A new Time magazine cover story contends that pro-life advocates have been “winning the abortion war” through legislative successes, changes in public opinion and new ultrasound technology that shows the unborn baby.
“Pro-choice activists have been outflanked by their prolife
counterparts, who have successfully lobbied for state-based regulations
that limit access,” writer Katie Pickert said on the Time website Jan.
3. “The pro-life cause has been winning the abortion war, in part,
because it has pursued an organized and well-executed strategy. But
public opinion is also increasingly on their side.”
Pickert made her case in the Jan. 14 Time cover story “What Choice?”
The magazine cover says: “40 years ago, abortion rights activists won an
epic victory with Roe v. Wade. They’ve been losing ever since.”
“In many parts of the country today, obtaining an abortion is more difficult than at any point since the 1970s,” Pickert said.
Fewer doctors are willing to perform abortions and the number of
abortion clinics has declined from 2,908 in 1982 to 1,793 in 2008. The
venue for abortions has shifted from hospitals to specialized clinics,
which are easier targets for pro-life advocates and legislators.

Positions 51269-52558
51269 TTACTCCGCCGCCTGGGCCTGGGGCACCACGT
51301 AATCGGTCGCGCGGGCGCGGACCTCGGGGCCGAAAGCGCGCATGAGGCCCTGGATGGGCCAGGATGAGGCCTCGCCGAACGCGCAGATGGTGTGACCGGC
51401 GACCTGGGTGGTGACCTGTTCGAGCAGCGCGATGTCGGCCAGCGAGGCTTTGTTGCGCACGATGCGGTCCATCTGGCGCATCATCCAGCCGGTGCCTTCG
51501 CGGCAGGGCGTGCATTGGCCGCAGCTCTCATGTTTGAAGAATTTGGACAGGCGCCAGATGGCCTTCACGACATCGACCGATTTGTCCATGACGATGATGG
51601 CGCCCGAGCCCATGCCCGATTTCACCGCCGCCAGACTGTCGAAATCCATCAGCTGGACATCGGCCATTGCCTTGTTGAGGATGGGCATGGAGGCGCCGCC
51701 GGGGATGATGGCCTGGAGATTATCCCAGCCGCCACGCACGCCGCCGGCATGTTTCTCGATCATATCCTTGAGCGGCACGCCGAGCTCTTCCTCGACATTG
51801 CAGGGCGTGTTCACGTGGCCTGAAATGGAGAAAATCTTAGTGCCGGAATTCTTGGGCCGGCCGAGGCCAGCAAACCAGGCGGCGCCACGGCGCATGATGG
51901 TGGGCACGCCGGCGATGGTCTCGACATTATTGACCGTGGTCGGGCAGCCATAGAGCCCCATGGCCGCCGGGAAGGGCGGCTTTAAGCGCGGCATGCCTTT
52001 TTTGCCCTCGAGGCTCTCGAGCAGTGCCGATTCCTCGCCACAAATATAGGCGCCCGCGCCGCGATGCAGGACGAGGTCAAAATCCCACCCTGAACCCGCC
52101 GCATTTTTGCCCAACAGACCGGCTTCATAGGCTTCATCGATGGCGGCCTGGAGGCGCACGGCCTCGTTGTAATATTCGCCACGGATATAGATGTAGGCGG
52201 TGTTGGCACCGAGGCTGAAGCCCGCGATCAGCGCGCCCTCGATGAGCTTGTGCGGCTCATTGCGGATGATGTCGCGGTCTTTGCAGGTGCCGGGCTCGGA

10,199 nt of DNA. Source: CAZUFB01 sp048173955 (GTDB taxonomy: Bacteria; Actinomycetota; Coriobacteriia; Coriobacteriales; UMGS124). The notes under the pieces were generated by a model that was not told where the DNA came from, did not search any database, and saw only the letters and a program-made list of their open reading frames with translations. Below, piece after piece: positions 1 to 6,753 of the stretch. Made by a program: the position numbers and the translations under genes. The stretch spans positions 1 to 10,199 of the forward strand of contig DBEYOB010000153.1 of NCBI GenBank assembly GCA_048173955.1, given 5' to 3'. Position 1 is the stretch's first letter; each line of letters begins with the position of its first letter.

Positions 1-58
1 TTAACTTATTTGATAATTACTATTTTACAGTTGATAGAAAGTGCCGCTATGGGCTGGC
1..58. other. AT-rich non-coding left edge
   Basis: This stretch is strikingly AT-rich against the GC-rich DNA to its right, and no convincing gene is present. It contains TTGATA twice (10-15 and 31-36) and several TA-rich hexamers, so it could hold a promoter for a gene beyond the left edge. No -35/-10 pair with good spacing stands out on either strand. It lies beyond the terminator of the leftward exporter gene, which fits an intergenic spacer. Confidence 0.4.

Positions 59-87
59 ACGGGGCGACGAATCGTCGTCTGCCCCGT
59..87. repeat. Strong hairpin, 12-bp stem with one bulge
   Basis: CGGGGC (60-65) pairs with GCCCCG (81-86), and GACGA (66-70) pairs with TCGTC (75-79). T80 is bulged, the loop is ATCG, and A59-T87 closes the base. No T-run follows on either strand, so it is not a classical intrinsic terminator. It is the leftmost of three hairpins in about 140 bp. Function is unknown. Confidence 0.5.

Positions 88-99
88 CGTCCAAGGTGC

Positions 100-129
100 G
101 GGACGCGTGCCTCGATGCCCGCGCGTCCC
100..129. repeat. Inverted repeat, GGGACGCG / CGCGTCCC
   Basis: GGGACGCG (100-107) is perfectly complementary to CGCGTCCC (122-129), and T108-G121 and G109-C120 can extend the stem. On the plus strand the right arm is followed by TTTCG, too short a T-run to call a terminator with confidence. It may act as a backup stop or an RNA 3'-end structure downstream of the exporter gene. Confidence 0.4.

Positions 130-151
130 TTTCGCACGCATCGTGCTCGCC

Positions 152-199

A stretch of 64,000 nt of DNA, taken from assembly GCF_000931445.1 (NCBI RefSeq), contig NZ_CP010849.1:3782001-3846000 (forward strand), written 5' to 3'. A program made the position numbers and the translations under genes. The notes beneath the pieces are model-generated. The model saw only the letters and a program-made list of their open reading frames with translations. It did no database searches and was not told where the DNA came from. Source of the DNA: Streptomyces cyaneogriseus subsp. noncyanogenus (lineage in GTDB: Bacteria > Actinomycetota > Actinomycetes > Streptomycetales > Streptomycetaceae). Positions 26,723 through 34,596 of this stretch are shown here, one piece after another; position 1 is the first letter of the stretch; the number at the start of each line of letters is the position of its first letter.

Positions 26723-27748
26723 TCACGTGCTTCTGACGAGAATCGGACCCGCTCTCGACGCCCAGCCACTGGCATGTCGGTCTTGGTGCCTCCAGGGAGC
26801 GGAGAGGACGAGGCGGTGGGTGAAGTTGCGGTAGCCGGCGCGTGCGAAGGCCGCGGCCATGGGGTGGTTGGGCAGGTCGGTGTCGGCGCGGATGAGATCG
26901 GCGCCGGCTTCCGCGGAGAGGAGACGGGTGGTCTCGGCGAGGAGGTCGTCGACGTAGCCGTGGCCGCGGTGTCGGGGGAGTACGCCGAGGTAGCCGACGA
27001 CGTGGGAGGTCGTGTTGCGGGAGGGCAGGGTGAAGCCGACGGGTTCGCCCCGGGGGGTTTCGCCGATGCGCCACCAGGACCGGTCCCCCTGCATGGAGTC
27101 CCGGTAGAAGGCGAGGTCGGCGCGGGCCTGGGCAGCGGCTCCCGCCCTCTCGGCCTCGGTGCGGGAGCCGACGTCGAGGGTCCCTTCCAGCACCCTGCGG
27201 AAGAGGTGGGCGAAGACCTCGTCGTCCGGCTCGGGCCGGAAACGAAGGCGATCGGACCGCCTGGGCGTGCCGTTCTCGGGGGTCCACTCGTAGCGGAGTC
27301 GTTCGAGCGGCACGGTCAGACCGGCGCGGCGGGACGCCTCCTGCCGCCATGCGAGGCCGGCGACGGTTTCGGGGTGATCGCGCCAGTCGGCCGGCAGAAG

In Pickert’s reckoning, pro-life legislative successes include various
requirements including mandatory counseling, ultrasounds and waiting
periods for women considering abortion; parental notification
requirements for minors; and new regulations on what clinics and
abortionists may perform abortions.
In 2011, a record 92 bills that regulate abortions passed in 24 state legislatures.
Pickert cited surveys that report about 75 percent of Americans believe
abortion should be legal in some or all cases, but most Americans also
support state regulations and only 41 percent of Americans self-identify
“In a dynamic democracy like America, defending the status quo is always harder than fighting to change it,” she said.
She said there is a “generational divide” with young pro-abortion
rights feminists not joining the feminist organizations that advanced
legal abortion. However, she said these activists have an advantage over
their elders in being more adept at internet activism and being more
relatable because of their age.
Pickert’s article said that pro-abortion activists are expanding their
work beyond the term “pro-choice,” which some of them say is limited and
outdated. They are now joining legal abortion to a broader agenda that
includes child care, health insurance and economic opportunity, as well
as contraception access and homosexual rights.